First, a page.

Writer and musician currently living in Jakarta
'Lo and Behold, Reveries of the Connected World' (Netflix/File)
Given the torrent of documentaries about the internet released every year, you would be forgiven for not getting too excited about watching yet another standard cast of technopreneurs and Silicon Valley philosophers being rolled out to wax lyrical about the meaning and future of the World Wide Web. However, an exploration of cyberspace helmed by the 20th century’s Teutonic megalith of film Werner Herzog offers the prospect of something a little different.
For a start, Lo and Behold, Reveries of the Connected World is very wide in scope. Most of the notable internet documentaries of the past several years have deeply analyzed a certain aspect of the internet, whether it’s cybersecurity in Zero Days or intellectual property and the storage and distribution of knowledge in Google and the World Brain. Herzog, on the other hand, seems to have jumped into this project with, “so what’s the deal with this whole internet thing?” as his sole research question.
To answer this question he talks with big tech-world names such as Elon Musk, Danny Hillis and Sebastian Thrun, but also turns the camera on some little-known engineers working on self-driving cars and soccer-playing robots, among other projects, and young people in an internet-addiction rehab facility. The various stories are divided into ten thematic sections – with titles like “Life without the Net,” “The Internet on Mars” and “The Dark Side” – which really all could have been documentaries in their own right.
This doesn’t leave the viewer with any sense of cohesion; at times it actually has the same aimless, random feel of surfing the web itself. He browses over the story of hacker “demigod” Kevin Mitnick, the Wikipedia print project, the possibility of a solar flare wiping out all communication technology and more. Obviously, trying to pack the whole internet into a 90-minute documentary is impossible, and Herzog doesn’t find time to touch on surveillance or spying, social media, e-commerce, e-governance, the dark web or smartphones, among many other things.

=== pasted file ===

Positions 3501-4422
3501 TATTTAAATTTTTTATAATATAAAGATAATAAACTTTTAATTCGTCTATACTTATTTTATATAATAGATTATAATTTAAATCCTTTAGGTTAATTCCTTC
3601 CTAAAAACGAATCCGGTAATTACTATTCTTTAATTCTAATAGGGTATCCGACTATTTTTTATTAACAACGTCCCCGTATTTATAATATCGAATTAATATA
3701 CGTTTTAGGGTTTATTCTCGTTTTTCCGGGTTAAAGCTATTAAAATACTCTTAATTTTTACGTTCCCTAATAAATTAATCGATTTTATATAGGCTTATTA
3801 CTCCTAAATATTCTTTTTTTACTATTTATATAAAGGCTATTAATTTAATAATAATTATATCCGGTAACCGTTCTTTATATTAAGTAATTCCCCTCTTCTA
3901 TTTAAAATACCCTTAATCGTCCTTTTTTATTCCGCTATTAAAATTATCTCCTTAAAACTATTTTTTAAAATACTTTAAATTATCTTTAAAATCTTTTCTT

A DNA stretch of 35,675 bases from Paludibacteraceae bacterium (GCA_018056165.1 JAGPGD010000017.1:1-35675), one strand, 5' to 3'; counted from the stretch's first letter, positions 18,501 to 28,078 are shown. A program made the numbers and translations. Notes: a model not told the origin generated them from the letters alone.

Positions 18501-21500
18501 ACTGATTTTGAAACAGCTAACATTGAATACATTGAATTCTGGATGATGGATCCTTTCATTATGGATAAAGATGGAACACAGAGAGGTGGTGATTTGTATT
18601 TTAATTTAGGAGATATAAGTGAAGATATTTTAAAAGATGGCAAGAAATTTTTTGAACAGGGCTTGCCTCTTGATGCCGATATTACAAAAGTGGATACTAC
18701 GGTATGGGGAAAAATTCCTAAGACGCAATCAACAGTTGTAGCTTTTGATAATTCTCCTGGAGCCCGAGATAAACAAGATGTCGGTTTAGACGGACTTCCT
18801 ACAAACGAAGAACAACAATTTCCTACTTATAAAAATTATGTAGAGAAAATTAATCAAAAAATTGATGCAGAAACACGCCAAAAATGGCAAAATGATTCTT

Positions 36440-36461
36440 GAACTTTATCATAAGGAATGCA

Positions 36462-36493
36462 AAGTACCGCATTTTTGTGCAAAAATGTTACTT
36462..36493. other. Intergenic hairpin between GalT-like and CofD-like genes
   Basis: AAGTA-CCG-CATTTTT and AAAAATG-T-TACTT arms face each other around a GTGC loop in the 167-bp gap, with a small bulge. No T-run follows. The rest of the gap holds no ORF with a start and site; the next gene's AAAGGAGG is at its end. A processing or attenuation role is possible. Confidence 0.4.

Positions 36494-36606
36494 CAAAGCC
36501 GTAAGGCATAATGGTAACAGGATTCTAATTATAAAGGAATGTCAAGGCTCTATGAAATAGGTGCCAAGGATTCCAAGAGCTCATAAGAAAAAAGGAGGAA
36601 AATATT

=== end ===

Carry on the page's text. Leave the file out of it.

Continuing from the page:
However, regardless of being neither cohesive nor comprehensive, this loose collection of vignettes is bound together by Herzog’s personal mission to explore the psychological repercussions and abstract, poetic aspects of the internet age. (The former is suggested by the film’s cover image: a human head sculpted out of wires and circuits.) Herzog believes in some sort of sacrosanct human dignity, and despite his ostensible awe at the heights digital innovation has risen to, he can’t mask his concern that the latter is somehow curtailing the former.
The other thing that ensures Lo and Behold will hold the attention of viewers is that it is infused with the director’s severe, brooding personality. When checking out the computer that sent the first message via the internet he remarks, “The corridors look repulsive, but this one leads to a shrine.” Later he asks several of his interviewees with deadpan sincerity, “Does the internet dream of itself?” Elsewhere, the dialogue is peppered with those unique Herzogian existentialist dad jokes delivered in his trademark dour tone.
In conflict with the standard approach in documentary filmmaking, Herzog never tries to be an objective bearer of his subject. Rather he stylizes his scenes, directs interviewees and asks them questions that push them off their standard scripts. This is particularly evident in a bizarre scene in which the mother of a family who were victims of cyberbullying declares the internet to be the antichrist while posing next to a pile of scones. Looking at the internet through Herzog’s eyes is indeed something to behold.
Lo and Behold, Reveries of the Connected World is currently available on Netflix. (asw)
Disclaimer: The opinions expressed in this article are those of the author and do not reflect the official stance of The Jakarta Post.